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July 14, 2004

I'm still here, Bill Gates likes AOP, and other stories...

It's been far too long since my last post, so I ought to explain myself. We're coming up to the manuscript delivery deadline for a book on AOP in Eclipse with AspectJ that we're writing with Addison-Wesley. I've been working 12-16 hour days writing in every spare moment, and the last thing I've felt like doing at the end of those sessions is, well, writing about AspectJ again.

Tonight I'm taking a breather :). So much has happened in the aspects world in the last few weeks, that I will use this post just to bring you (and me) back up to date).


Of course there was JavaOne, and the infamous AOP panel. The session was absolutely packed, and got some good coverage in InfoWorld:

"If attendance at JavaOne sessions is any indication of what's on the minds of developer's then aspect-oriented programming (AOP) is a technology whose time is coming. At the show on Wednesday a standing-room only crowd numbering an estimated 1,500 people attended at least part of a technical session on AOP, a form of modular development."

I heard that the overflow room was packed too. Gregor gave a brief 10-minute mini-tutorial at the start of the session - so I guess that has to be the world's largest AOP tutorial to date.

Bill Gates

Interesting quote from Bill Gates in the press this morning too. Microsoft has always been quiet about their views on AOP, but today Bill Gates is quoted by a reporter from ComputerWorld in NZ.

"...Davidson was more interested in a discussion about developer productivity and code reuse. Gates told the architects that Microsoft would be embracing model-oriented architecture and aspect-oriented programming."

We'll wait and see what that really means - I hope they don't try and claim that attributes on .NET are AOP and cause a lot of confusion. Still, Bill Gates is a smart guy and clearly AOP is making enough waves to get his attention so that can only be a good sign.


The AspectWerkz team put out what looks to be a great new release of AspectWerkz, their 1.0 beta 1. Nice job guys.


One of the side-effects of working on the book is that we've made a ton of improvements in AJDT that will be available in the forthcoming 1.1.11 release - more on that very soon so watch this space, it's our biggest and best release so far by quite a margin.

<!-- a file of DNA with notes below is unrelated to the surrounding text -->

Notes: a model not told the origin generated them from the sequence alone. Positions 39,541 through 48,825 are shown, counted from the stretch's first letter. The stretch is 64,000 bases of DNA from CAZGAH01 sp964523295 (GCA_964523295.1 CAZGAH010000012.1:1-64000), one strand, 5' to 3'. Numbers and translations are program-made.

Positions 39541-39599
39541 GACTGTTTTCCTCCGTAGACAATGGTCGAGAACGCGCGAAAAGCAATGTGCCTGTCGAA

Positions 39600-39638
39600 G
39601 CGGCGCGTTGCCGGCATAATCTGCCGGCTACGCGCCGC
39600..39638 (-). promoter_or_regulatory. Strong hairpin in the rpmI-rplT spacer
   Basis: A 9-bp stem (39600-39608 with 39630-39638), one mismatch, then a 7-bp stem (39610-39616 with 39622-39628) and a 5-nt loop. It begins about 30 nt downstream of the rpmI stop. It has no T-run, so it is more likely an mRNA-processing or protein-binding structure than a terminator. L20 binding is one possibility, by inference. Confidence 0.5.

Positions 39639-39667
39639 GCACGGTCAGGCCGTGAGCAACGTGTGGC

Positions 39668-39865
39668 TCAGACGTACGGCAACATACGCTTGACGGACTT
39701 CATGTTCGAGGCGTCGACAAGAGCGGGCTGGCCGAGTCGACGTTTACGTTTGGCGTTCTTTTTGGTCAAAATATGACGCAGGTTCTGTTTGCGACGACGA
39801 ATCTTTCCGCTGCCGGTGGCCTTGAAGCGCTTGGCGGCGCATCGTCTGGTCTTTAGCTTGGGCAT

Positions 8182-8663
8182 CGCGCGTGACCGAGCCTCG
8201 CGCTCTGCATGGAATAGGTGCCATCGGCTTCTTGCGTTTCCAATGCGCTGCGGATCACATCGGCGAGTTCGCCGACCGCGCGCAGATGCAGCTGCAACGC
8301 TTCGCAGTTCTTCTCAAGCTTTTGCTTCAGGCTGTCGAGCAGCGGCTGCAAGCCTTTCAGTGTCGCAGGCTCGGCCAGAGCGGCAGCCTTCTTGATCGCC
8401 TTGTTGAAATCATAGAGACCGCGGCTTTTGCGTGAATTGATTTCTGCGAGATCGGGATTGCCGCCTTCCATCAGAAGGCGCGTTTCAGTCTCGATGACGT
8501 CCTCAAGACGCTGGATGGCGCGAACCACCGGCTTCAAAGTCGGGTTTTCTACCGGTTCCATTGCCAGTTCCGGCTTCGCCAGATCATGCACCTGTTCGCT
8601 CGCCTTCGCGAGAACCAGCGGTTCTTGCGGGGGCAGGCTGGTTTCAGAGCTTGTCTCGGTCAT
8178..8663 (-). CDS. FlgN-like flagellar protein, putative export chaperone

Rod Johnson's "J2EE Development without EJB" book is finally shipping. I've got my copy on the desk here beside me. Also check out Bruce Tate's "Better,Faster,Lighter Java" - he has some interesting points to make about AOP.

Spring integration

Still busy at work on this - Rod's being doing great stuff in the Spring CVS tree too. Here's what Rod has to say about it in a post on TSS:

"Having said that, I believe that AspectJ is going to become increasingly important as we come to understand the full implications of AOP. So one of the major features in Spring 1.1 is AspectJ integration. This will allow AspectJ aspects to be configured by the Spring IoC container using Dependency Injection, which brings similar benefits to applying DI for classes. Both Adrian Colyer and I are very excited about this, and both Spring and AspectJ teams are working together. Support for the core AspectJ integration is already in Spring CVS and will be released with Spring 1.1 RC1 (probably end of next week). I'm also working on some samples, which will probably be released separately slightly later. The Spring/AspectJ integration opens up some interesting possibilities. Beyond that, we're looking at using AspectJ pointcuts to target Spring AOP advice. This relies on AspectJ changes--they are going to expose an API for Spring and other tools to use at runtime. Another interesting area is implementing Spring services as "native" AspectJ aspects. Thus we'll provide a transaction aspect, probably in the Spring 1.2 timeframe, although I might release it with the samples."

Lots more stuff to talk about - more very soon I promise!

Posted by adrian at July 14, 2004 07:39 PM [permalink]


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